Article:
Facts About the Sound Spectrum

Here are some facts about the sound spectrum. To begin with, a sound spectrum is the representation of a sound regarding the amount of vibration that happens at each individual frequency. The spectrum expresses the frequency composition of the sound. You obtain it by analyzing said sound. Experts show this spectrum as a graph of power or pressure and as a function of frequency. Moreover, they measure it this power or pressure in decibels, while they measure the frequency in Hertz.

Facts About the Sound Spectrum: Measurement Tools

One can measure the sound spectrum with different tools, such as an analog-digital converter, a microphone, or a computer. Since people create most sounds by mixing up complex vibrations, the sound spectrum shows the different frequencies they contain. The audio spectrum is the audible frequency range at which human beings can hear. In addition, each frequency band has a different impact on the total sound.

Back to Basics

The sound spectrum is a set of simple harmonic waves into which you can fix a sound wave. A musical sound’s timbre depends on the sound spectrum. However, keep in mind that a better frequency response doesn’t always translate into better sound quality.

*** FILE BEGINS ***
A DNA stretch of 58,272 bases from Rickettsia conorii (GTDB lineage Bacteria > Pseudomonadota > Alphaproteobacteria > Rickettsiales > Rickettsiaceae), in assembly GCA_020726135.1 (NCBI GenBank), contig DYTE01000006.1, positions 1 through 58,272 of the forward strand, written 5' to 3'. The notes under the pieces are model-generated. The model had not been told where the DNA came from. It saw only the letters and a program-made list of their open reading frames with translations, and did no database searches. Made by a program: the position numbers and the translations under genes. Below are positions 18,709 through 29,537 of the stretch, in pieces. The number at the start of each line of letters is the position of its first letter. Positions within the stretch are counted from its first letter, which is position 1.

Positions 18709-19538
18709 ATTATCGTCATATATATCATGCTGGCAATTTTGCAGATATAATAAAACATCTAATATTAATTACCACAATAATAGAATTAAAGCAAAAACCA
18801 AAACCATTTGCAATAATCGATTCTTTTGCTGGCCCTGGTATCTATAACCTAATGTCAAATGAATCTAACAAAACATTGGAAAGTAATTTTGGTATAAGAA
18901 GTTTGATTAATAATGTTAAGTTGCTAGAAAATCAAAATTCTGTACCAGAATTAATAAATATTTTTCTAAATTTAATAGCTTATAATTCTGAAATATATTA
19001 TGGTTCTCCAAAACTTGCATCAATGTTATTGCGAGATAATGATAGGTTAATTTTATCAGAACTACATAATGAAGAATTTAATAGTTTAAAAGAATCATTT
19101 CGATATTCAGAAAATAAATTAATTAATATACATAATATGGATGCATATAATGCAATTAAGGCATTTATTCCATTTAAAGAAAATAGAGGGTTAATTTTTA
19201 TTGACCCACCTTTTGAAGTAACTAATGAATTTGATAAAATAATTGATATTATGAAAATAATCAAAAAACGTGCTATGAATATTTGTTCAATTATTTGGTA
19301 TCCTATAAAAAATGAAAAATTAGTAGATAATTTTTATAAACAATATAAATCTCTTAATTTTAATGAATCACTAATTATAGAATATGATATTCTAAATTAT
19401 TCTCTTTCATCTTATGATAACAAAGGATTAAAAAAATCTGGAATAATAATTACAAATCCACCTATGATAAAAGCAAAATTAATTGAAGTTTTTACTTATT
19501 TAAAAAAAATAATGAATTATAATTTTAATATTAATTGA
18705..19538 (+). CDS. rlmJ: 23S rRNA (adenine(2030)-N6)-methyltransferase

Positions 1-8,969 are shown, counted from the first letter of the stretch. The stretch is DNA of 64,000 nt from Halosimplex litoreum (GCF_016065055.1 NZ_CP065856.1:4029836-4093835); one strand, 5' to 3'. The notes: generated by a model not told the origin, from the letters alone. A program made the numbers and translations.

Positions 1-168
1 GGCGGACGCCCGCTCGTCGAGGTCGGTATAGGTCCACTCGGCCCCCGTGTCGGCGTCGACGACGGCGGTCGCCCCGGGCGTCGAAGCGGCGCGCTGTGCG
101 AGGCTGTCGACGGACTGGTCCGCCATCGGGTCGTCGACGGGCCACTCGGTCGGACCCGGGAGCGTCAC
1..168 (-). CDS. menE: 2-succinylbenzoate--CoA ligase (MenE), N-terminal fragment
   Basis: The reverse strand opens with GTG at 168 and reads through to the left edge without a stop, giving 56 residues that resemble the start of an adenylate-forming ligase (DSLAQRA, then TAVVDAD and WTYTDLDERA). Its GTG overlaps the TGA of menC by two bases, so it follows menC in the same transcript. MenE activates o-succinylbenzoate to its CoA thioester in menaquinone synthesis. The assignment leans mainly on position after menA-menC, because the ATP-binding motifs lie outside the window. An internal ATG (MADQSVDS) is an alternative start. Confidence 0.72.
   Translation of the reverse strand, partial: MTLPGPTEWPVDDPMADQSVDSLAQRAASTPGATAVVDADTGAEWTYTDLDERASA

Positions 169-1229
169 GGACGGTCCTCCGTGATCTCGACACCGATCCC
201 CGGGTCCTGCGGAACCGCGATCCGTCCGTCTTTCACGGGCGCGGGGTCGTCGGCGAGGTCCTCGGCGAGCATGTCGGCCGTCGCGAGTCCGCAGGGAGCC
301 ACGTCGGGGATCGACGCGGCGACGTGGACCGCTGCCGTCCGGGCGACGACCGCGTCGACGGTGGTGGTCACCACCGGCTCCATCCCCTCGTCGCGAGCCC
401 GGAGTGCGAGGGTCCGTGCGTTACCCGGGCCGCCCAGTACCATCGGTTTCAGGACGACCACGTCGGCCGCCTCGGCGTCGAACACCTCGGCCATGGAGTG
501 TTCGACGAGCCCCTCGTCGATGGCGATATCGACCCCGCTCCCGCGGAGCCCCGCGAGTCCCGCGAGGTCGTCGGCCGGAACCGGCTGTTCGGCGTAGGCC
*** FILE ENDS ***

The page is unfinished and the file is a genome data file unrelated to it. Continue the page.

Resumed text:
Going back to basics, let’s remember that sounds emerge when something vibrates. When this vibration occurs, it travel through the air. As sound waves and the human ear receives these vibrations, they produce vibration of the eardrums. Because sound is absent in outer space, it needs a medium to travel. When sound is absent, nothing can carry the sound’s vibrations.

Facts About the Sound Spectrum: Types of Sound

There are three types of sounds: inaudible, ultrasonic, and infrasonic. Firstly, inaudible ones are those that aren’t perceivable by the human ear. Secondly, ultrasonic are higher in frequency than audible sounds. Lastly, infrasonic are low-frequency sounds.

The frequency response defines the range of musical tones that a component can reproduce. This response measures if and how well a specific audio element reproduces the audible frequencies while altering the sound signal. In an ideal world, every component in the signal chain should have a flat frequency response. However, this is not always the case. All things said, frequency response has a great impact on how the output sounds.